The question is not only usually declarative in form, it should be put positively, — that is, it should not contain a negative, for this is apt to lead to comparison between the terms “affirmative side” and “negative side.” Thus, instead of saying Resolved, That Prohibition does not Prohibit, or Resolved, That Prohibition is a Failure, cast it in some such form as this, Resolved, That Prohibitory Laws can be and are Enforced.

a

The questions offered for debate in this exercise are questions of fact. They must be argued by references to observation and experience, by appeals to historical records, to statistics, and the like. The writers on the negative side should be furnished, if not with the entire paper, at least with an outline of the arguments of the affirmative side. Merely as practice in dialectics and as a help toward attaining the philosophical attitude of fairness and tolerance, it will be found profitable occasionally to defend a side which you do not really believe in. But the most effective work will always be done in defense of the cause you cherish.

Here again select questions of local and present interest if possible.

EXERCISE LIV.

DEBATE (CONTINUED).

Questions of Opinion: Resolved, That Benedict Arnold's Action at West Point was Ex

cusable.
That More Restrictive Immigration Laws would be to

the Best Interest of the United States.
That Beauty is Its Own Excuse for Being.
That Vivisection is Justifiable.
That the Prosperity of Our Government is Threatened

more by Centralization than by Disintegration.

Vast numbers of questions of fact remain unsettled, - historical, geographical, astronomical, biological. So long as they are admittedly unsettled they are subjects for investigation and not for argumentation. It is only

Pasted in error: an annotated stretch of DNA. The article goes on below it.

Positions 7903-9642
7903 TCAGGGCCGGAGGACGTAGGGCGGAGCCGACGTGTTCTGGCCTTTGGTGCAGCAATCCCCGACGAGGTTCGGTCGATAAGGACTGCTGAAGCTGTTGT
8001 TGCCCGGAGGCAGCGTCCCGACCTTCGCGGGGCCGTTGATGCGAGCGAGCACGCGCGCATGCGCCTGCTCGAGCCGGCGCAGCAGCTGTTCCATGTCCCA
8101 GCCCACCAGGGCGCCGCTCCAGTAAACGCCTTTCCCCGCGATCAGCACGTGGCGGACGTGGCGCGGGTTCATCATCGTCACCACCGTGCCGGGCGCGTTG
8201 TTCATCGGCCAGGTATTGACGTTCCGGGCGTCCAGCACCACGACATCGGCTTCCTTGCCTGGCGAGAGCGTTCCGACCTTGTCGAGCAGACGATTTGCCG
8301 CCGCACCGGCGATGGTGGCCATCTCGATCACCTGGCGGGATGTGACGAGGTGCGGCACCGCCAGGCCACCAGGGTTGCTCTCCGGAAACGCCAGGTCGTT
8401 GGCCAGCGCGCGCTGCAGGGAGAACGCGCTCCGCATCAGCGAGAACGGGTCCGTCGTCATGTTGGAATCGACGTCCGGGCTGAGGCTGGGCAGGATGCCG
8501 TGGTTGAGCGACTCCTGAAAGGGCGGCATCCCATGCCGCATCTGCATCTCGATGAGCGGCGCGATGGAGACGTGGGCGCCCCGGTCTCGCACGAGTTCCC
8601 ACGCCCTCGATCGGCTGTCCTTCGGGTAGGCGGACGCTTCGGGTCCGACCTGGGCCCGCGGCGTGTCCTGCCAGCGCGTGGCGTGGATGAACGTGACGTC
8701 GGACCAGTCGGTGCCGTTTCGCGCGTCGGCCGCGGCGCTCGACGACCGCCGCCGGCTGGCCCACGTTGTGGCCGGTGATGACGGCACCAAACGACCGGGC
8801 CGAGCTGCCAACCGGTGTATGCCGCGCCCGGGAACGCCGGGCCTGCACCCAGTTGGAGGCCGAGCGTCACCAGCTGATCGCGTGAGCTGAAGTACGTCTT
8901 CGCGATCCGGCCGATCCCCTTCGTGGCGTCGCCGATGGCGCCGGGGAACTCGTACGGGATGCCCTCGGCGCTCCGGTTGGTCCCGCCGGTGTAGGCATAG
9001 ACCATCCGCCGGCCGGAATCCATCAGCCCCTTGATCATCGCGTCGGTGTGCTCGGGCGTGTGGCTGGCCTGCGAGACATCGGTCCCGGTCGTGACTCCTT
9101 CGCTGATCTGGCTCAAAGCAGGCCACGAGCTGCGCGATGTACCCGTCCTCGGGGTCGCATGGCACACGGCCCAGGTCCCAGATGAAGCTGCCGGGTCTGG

when they have been considered settled by some while others dissent, or by all until something is discovered which reopens the question, that there is occasion for debating them. For then there will be strong arguments to meet and prejudices to overcome.

The Swiss, for example, are loth to let the story of William Tell's heroism be relegated from the authenticity of history to the obscurity of myth and legend. And Kopernik and his followers had need to argue, and to argue persistently, before they could hope that the world would give up the Ptolemaic theory of the universe.

But after all, the great majority of debates center about matters of opinion, questions not of what things are but of what they ought to be, questions of good or bad, of right or wrong, of prudence and expediency. Shall a college student be allowed to elect his studies ? Shall a public man be judged by his private life? Is democracy a sound political principle ?

Is a lie ever justifiable? Is there any absolute standard of morality? These are the questions that continually exercise us and call forth all our resources for attack and defense. There is nothing so provocative of debate as the knowledge that some one holds an opinion at variance with

We even dispute about tastes in spite of the old inhibition, which has a grain of sound sense back of it.

Let us admit that debate on matters of opinion is all right. Uniformity, among all individuals, of capabilities, acquirements, and tastes, would be no more desirable than uniformity in facial features and expression. But harmony of sentiment in such matters as we have alluded to above is in the main desirable. To bring

our own.